The tree is situated, more obviously than the human, given our historic, cultural disconnect from nature, in an interactional energy field of sun, water and soil. Consequently, allowing trees or other natural beings to tutor us can shift an understanding of suffering, which we humans often greet as merely repressive: decay, truncations and regeneration are all endemic to the natural world.
And whether needing to move around an obstacle, like a rock or a roofline, trees work with the wisdom of the life force, sending out new buds of potential. Allowing ourselves to settle down in devoted attention, we humans can visually assess how trees grow beyond what cannot actually be healed. According to Jung, “The creative urge lives and grows in [a person] like a tree in the earth…” If so, we too can trust the natural healing process, the creativity inherent in the life force of both humans and trees.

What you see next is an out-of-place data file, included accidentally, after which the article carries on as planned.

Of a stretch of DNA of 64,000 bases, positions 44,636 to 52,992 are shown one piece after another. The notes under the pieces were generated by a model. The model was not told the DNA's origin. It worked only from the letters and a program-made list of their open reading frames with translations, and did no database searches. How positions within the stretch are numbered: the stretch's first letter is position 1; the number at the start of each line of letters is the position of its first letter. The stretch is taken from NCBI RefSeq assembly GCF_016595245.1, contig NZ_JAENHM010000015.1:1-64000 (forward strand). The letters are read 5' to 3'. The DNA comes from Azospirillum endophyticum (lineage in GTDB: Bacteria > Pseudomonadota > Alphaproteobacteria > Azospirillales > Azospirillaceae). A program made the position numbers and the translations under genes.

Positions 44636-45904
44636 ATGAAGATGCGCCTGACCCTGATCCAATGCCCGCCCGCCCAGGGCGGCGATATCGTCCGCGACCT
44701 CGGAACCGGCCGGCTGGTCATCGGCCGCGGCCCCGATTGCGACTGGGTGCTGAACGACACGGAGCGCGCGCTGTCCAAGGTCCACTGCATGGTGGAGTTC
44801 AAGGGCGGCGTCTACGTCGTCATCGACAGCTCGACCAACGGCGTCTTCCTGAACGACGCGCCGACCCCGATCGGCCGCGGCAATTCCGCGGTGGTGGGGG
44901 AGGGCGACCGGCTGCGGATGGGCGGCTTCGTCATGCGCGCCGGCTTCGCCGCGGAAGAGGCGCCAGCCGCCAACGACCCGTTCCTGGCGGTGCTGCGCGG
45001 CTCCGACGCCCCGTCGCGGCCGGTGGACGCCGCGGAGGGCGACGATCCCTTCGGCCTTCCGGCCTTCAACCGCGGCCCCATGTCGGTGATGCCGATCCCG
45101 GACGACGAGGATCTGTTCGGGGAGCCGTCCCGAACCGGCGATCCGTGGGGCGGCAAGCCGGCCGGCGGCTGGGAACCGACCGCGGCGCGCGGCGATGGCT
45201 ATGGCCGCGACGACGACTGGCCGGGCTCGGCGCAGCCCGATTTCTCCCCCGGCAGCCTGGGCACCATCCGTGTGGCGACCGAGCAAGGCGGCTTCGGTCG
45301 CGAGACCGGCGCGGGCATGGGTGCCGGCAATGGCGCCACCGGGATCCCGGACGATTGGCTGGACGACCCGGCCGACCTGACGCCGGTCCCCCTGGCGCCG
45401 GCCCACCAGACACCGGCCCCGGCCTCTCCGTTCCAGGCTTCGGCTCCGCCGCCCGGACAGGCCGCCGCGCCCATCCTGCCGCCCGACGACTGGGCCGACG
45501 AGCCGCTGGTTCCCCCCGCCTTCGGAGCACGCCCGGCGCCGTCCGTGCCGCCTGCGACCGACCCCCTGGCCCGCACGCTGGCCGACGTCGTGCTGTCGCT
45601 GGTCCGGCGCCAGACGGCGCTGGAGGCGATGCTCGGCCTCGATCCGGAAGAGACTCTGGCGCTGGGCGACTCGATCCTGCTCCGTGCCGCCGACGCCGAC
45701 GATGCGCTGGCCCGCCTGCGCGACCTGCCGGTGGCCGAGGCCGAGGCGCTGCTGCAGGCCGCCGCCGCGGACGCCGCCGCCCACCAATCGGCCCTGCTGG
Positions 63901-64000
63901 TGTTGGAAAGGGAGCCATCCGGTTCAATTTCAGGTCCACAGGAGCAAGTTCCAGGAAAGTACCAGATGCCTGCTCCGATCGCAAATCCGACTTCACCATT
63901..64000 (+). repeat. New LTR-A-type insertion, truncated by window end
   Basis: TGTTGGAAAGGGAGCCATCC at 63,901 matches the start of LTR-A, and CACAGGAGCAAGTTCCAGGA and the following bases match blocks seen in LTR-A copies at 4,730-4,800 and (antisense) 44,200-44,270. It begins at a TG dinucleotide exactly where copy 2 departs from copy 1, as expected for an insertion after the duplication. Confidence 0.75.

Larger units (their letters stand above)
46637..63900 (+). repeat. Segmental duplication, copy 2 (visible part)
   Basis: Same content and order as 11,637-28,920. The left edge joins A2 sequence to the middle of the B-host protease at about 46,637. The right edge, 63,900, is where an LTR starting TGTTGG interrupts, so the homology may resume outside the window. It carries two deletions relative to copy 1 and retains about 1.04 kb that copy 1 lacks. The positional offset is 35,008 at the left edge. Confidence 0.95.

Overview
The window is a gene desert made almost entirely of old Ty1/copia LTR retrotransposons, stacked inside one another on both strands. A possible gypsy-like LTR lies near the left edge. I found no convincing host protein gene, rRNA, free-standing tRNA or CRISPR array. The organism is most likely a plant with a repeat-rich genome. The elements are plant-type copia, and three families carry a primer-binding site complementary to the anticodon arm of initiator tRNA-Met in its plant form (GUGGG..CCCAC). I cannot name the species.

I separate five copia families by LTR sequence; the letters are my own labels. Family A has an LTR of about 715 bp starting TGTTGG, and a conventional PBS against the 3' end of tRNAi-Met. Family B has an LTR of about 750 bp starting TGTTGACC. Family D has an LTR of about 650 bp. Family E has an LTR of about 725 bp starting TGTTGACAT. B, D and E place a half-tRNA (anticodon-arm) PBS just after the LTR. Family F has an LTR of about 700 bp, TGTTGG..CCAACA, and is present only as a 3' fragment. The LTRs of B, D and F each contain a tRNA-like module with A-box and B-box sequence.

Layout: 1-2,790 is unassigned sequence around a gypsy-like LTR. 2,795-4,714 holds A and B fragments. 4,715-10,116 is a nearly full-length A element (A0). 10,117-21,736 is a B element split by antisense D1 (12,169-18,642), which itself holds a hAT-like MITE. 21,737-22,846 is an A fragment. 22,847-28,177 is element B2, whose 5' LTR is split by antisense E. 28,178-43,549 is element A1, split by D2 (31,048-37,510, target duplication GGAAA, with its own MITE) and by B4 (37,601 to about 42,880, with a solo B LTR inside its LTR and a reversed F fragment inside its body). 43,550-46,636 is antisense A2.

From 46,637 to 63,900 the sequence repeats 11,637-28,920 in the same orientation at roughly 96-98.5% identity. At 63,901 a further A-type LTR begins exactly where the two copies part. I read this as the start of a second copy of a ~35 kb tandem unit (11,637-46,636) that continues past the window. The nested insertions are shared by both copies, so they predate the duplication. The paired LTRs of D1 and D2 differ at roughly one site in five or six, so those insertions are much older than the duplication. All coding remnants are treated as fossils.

Scott speaks of the relationship to trees as one of “entrainment” to a healing rhythm. Like a frantic baby held close to her mother’s heart, slowly the baby’s heartbeat “entrains” to the mother’s, calming the baby’s roused emotions. They begin to share the serene breath of the composed mother—just as Dr. Scott found herself comforted by leaning her aching back against the cedar.